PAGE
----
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The Eerie Echo of Purim in the War in Ukraine

03/14/2022 09:45:32 AM

Mar14

Rabbi George Gittleman

We celebrate Purim this Wednesday. Most folks think of Purim as a pediatric event with costumes, hamantaschen, fun music and revelry; a good time for all ages, especially the kids! Celebrating Purim is a lot of fun, but even a cursory look at the the biblical book of Esther, the basis for Purim, reveals that it is not really a kid’s tale. What you find instead is a story full of dread and violence, about the vulnerability of exile; what happens when one lives at the whim of another society and power structure.

Think about it. Early in the story, Esther is recruited to join King Achashverosh’s harem.  Do you think she was looking forward to her new “relationship” with the king? With homelessness comes sexual exploitation and violence. Remember also that Haman was just a few “parties” away from perpetrating a genocide against the Jews, and even when his murderous plot is thwarted, we still have to fight for our lives: King Achashverosh does not rescind the decree to kill us; rather, he simply gives us permission to defend ourselves!

It is chilling to think that this story has reflected the Jewish experience since it was written some 2,500 years ago. The shadow of the Purim story even falls on America today with a former, yet still powerful, president, who at times seems like the idiotic King Achashverosh, and at other moments more like the villainous Haman.

And then there is Ukraine.

Recently, I have been asking folks to raise a hand if their families are from Ukraine. Often the hands of half the people in the room go up!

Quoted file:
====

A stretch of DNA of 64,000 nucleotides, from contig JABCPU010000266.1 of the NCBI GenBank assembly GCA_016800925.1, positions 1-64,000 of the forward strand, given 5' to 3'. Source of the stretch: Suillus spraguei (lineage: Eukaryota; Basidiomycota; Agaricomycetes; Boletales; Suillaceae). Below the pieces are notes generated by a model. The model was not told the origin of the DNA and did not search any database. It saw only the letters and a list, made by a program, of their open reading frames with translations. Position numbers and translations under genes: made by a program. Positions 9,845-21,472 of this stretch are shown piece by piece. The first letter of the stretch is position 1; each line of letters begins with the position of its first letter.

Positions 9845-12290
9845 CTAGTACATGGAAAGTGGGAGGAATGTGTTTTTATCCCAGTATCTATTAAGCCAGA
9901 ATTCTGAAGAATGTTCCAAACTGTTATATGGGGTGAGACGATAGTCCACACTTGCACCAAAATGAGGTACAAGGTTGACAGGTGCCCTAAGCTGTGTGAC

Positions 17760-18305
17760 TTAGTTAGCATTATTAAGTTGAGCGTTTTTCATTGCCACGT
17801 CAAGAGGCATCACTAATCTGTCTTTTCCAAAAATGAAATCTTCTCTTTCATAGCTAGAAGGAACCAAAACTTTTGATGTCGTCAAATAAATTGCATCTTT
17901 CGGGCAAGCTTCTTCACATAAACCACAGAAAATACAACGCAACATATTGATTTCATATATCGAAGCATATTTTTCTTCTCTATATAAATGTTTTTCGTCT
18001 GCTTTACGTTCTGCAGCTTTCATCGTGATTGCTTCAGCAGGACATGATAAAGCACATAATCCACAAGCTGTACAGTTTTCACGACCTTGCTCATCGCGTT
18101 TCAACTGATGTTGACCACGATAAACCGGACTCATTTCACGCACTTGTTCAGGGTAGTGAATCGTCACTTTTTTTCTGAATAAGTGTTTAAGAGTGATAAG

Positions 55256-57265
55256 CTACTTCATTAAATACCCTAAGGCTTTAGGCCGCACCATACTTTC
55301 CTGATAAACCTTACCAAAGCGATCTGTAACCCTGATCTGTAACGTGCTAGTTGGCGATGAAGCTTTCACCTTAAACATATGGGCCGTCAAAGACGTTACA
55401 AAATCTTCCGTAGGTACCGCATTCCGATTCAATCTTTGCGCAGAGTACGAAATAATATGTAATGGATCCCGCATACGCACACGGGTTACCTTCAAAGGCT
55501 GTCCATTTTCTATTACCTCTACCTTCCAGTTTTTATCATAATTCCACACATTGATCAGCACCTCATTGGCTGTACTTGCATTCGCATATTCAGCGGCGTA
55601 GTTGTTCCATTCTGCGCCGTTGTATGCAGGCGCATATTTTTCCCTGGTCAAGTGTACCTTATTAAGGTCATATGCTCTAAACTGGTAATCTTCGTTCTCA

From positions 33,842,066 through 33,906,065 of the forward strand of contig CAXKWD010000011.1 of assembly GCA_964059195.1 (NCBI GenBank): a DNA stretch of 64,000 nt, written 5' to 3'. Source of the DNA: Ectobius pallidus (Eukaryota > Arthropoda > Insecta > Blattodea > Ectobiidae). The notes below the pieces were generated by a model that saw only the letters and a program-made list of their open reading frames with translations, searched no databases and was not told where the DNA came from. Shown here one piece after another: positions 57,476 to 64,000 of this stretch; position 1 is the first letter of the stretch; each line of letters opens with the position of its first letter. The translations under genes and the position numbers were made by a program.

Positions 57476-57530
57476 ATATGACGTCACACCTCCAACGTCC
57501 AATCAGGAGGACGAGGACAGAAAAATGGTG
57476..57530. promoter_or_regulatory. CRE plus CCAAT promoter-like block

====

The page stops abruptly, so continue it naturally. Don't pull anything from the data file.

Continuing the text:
While it’s hyperbole to call Ukraine holy ground, Jews have been living in what is now Ukraine since the eighth century and some of the most important members of our tribe have come from there, such as the founder of Hassidism, The Baal Shem Tov; the fourth Prime Minister of Israel, Golda Meir; and the renowned violinist, Isaac Stern.

Sadly, the Purim story has been played out in Ukraine (and all over Europe), over and over again, but without the triumphant ending. That is to say, the murderous pogroms and the Shoah were not averted by the intervention of a queen like Esther, nor were we able to defend ourselves. This makes the war in Ukraine especially troubling for many of us; we can’t help but see our ancestors and ourselves in the T.V. footage of distraught and frightened refugees fleeing for their lives.

That’s where the way we celebrate Purim, as opposed to the story of Purim itself, becomes very important. We celebrate Purim with “Purim Torah,” making fun of that which we hold most dear as a prescription for dealing with the heavy weight of our own history.

Our history, our faith, our very being can be too much for us: shver tsu zayn a yid, “It’s hard to be a Jew.”

It’s hard to be a human being! Purim is a safety valve, a way to, at least for a little while, leave the weight of our personal and communal history behind.

Purim also reminds us not to make an idol out of our suffering, defining ourselves by what has been done to us instead of the great and evolving civilization that we represent.

Perhaps that is why the Talmud commands us to drink so much we can’t recognize our left hand from our right?

Mockery is a form of protest; a way to remind ourselves and the world that our contributions as a people, and our lives as individuals transcend the price we pay for being an am kadosh, a holy people, an or l’goyim, a light unto the nations.

Hag Purim Sameakh!

 


For ways to support the Jewish Community in Ukraine, Click Here.

For information about our Purim Spiel on Wednesday 3/16 at 6:15pm, Click Here.

Tue, May 17 2022 16 Iyar 5782